fbpx

Calculating the Acute:Chronic Workload Ratio

...how does it work?

  • No cause-effect relationship proven
  • Simplified ‘Rolling Average model’ with ratio of 7:28 days most used
  • Complex weighted model more sensitive

The ratio between training load on the short term (e.g., 1 week) and long term (e.g., four weeks) is related to the odds of overuse injuries: athletes who train longer, heavier or more intensely than in the weeks before, are at greater risk for non-contact injuries compared to athletes who had a less high peak in their training load in the last week. Calculating the so-called ‘Acute:Chronic Workload Ratio’ (ACWR) is useful and therapists and coaches can use this ACWR in addition to other measurements to monitor the training load of patients and/ or athletes. This is concluded by four Irish scientists based on a systematic literature review in which they analysed 22 very recent cohort studies.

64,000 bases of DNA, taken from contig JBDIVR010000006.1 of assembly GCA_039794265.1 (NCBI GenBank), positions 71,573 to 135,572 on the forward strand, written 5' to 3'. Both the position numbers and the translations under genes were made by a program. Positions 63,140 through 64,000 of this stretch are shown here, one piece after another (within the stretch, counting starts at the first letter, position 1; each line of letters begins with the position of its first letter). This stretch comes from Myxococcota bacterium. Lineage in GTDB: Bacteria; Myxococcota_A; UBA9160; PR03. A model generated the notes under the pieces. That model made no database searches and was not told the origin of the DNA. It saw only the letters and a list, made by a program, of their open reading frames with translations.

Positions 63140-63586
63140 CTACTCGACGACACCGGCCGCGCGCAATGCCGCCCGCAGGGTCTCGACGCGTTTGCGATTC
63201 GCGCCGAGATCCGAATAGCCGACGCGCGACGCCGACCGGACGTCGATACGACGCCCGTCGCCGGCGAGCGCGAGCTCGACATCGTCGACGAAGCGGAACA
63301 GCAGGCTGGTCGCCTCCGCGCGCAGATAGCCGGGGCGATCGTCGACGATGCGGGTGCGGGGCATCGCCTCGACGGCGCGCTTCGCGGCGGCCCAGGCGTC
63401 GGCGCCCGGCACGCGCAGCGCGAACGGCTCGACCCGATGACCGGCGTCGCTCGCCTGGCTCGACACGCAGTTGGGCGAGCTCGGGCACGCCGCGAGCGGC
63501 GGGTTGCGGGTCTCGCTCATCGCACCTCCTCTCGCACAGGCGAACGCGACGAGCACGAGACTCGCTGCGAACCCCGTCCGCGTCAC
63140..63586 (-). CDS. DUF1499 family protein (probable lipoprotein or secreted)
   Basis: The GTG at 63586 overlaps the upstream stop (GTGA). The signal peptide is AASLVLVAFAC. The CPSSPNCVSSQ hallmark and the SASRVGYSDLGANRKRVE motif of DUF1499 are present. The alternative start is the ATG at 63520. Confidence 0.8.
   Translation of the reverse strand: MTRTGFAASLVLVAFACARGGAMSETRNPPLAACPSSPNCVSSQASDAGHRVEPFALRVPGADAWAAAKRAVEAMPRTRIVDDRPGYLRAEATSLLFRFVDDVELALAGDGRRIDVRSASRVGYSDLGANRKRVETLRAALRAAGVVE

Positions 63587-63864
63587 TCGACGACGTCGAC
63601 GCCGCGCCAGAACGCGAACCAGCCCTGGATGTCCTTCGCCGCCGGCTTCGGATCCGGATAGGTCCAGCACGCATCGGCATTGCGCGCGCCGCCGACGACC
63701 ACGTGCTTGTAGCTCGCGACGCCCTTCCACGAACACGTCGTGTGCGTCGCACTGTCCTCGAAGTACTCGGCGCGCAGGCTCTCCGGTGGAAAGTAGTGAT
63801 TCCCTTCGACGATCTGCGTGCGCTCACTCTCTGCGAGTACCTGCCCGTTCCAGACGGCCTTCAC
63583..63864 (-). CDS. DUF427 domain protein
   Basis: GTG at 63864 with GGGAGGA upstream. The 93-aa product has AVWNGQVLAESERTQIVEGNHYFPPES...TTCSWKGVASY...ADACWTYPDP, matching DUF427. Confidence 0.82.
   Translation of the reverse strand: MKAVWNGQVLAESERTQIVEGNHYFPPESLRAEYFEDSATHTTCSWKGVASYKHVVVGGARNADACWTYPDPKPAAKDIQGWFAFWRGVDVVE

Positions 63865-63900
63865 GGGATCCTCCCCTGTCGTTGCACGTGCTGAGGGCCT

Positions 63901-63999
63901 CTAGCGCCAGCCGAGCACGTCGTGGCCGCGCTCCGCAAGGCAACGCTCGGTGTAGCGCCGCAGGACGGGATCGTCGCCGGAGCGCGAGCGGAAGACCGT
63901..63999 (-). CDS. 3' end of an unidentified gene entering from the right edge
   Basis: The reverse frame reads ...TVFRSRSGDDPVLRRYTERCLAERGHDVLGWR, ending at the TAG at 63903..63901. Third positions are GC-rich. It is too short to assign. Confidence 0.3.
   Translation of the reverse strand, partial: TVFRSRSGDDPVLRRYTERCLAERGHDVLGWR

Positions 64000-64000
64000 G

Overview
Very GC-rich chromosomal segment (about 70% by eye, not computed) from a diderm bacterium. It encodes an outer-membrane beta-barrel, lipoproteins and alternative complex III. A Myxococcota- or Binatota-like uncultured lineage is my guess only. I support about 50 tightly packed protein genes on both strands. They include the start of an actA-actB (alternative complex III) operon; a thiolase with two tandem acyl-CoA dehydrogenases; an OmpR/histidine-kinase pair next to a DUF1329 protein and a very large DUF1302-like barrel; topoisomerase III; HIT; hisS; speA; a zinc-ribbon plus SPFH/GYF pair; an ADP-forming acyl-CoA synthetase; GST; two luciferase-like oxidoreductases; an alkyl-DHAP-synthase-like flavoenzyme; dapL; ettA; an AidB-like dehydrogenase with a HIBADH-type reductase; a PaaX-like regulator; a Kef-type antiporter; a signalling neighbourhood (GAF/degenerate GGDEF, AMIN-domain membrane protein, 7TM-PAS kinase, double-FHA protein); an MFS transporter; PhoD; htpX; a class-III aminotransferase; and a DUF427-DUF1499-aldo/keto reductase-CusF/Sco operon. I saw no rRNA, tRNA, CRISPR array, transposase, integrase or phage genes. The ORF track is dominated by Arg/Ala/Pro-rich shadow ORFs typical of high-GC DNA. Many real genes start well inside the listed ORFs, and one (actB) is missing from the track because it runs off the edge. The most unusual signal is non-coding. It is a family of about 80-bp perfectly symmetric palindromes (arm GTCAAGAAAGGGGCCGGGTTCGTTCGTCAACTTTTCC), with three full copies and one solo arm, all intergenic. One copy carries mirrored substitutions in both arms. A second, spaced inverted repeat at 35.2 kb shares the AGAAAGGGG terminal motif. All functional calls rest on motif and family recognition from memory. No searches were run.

Curious about the rest of the article?

Sign up as a member of the Anatomy & Physiotherapy Society. 
Check out the benefits of a membership and give it a try today! 
Or have a look at our monthly featured article (free) on our homepage.

Already a member? Login below

Signup for our weekly or monthly newsletter and get notified on updates on the themes you're interested in:

Please enable the javascript to submit this form

Anatomy & Physiotherapy is a joint venture
between SoPhy & Sharing Science

Summaries on Physiotherapy B.V.
Berkenweg 7
Postbus 1161
3800 BD Amersfoort
The Netherlands

Chamber of commerce: 74973738
Bank: NL72ABNA0849809959
V.A.T. number: NL860093530B01
____________

Sharing Science
Rijksweg Zuid 99
6134 AA Sittard
The Netherlands
Chamber of Commerce: 58306862 
A&P IS A BRAND OF NPi